I love to tell the story;
Tis pleasant to repeat
What seems each time I tell it,
More wonderfully sweet. . . .
I love to tell the story;
For those who know it best
Seem hungering and thirsting
To hear it like the rest.
And when, in scenes of glory,
I sing the new, new song,
Twill be the old, old story,
That I have loved so long.
— “I Love to Tell the Story”
This favorite hymn stylizes the gospel as “the old, old story.” A message depicted as so “wonderfully sweet” is worth telling again and again.
What exactly is this gospel story? There are many ways to answer that question. Innumerable books have been written, songs sung, and sermons preached on the subject throughout thousands of years. In short, the gospel is the good news of Jesus, and it is news rooted in hope.
Hope motivates us to keep supporting that team that never seems to do anything but lose. It urges us on when the gas tank is empty. We hope for something good when we open that wrapped present. More significantly, hope is what we cling to when a loved one is ill or running down the wrong path. A marriage proposal is swimming in hope — that the man will ask and that the woman will say yes.
Whatever the circumstances, in matters of hope, our hearts and minds lean forward, yearning for consummation of a desire. In the gospel, our hope finds its deepest desire, its most complete consummation and true soul mate, in our final reunion with our Creator through Jesus Christ. Nothing else will satisfy like being in the presence of God one day, with all creation perfected along with us. Our hope is spurred on toward God in the same way as all the examples above: We hope for what we do not see.
We have tasted a small measure of the results of hope in this life, and the returns to come are worth the continued investment of hope now.
We find biblical examples of this truth. The apostle Paul faced the death of his mortal body by execution for the crime of being a Christian. But he leaned forward into what awaited him.
For I am already being poured out as a drink offering, and the time of my departure has come. I have fought the good fight, I have finished the race, I have kept the faith. Henceforth there is laid up for me the crown of righteousness, which the Lord, the righteous judge, will award to me on that day, and not only to me but also to all who have loved his appearing (2 Timothy 4:6-8).
Paul’s hope granted him peace when the same circumstances would cause many to suffer fear. The God he knew, the God he had seen and walked with, waited on the other side of his coming sleep. Paul’s hope was not mere wish but assured fact. His desire was to be with God because he had experienced glimpses of the glory to come throughout his life. He knew the fullness of the kingdom of God awaited, and it was worth all his hope to look to its fulfillment. He may have written these hopeful words from the same prison: “For to me to live is Christ, and to die is gain. . . . My desire is to depart and be with Christ, for that is far better. But to remain in the flesh is more necessary on your account” (Philippians 1:21, 23, 24).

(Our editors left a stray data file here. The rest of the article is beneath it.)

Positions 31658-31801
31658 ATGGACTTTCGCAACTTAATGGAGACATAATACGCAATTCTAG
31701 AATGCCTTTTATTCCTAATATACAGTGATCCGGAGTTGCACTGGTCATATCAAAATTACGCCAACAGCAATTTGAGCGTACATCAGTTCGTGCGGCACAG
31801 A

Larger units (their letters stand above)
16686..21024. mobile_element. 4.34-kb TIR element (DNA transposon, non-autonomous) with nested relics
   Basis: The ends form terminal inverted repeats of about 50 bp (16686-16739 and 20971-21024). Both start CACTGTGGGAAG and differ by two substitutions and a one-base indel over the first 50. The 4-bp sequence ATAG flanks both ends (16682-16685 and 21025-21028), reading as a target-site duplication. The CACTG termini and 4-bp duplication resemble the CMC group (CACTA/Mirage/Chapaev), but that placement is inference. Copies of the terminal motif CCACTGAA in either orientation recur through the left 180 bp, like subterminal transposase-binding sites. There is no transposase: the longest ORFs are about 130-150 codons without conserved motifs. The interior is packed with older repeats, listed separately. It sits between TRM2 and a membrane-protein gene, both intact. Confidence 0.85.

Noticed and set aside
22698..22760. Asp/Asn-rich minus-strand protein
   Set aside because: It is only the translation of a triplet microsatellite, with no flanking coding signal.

In these intimate passages, Paul shares a heart completely enthralled with the hope of the gospel, desiring to fulfill his longing to spend eternity in God’s presence. His only restraint was to stay and point others toward the same experience of God.
The same hope that so enamored Paul — to see God face-to-face and be crowned with righteousness — was not merely for himself but for “all who have loved his [Jesus’] appearing” (emphasis mine). This hope of the gospel is a promise for all who believe it — all who taste it, all who love the old, old story.
Paul wasn’t the only one who felt this way. Peter had been changed from a hot-headed, foot-in-mouth expert to a refined and thoughtful leader. In glowing terms he wrote to believers of the living hope of the gospel:
Blessed be the God and Father of our Lord Jesus Christ! According to his great mercy, he has caused us to be born again to a living hope through the resurrection of Jesus Christ from the dead, to an inheritance that is imperishable, undefiled, and unfading, kept in heaven for you, who by God’s power are being guarded through faith for a salvation ready to be revealed in the last time (1 Peter 1:3-5).
Peter helps us see that our hope is rooted in the story of Jesus. Our hope is assured because just as Jesus Christ died and rose again, so we will die and rise again (cf. 1 Corinthians 15:12-19; 1 Thessalonians 4:13, 14). Peter assures us that the result of our hope is held secure in heaven for us by God himself; it cannot be spoiled. What amazing promises God grants to those who believe and have found this living hope in Him!
The hope of the gospel is one of the most transformational forces in the world. By this hope a headstrong fisherman became the wise Peter. The same force of the gospel took the murderous Saul and transformed him into the apostle Paul.
So many more throughout history have been transformed by this living hope into bearers of the name Christian. The hymn “I Love to Tell the Story” traces the thread of hope found in the gospel down through the ages to glory.
That same hope stirs inside our souls today, searching for its source, the only thing that will satisfy our longings: the gospel, that old, old story. Nothing else will do.
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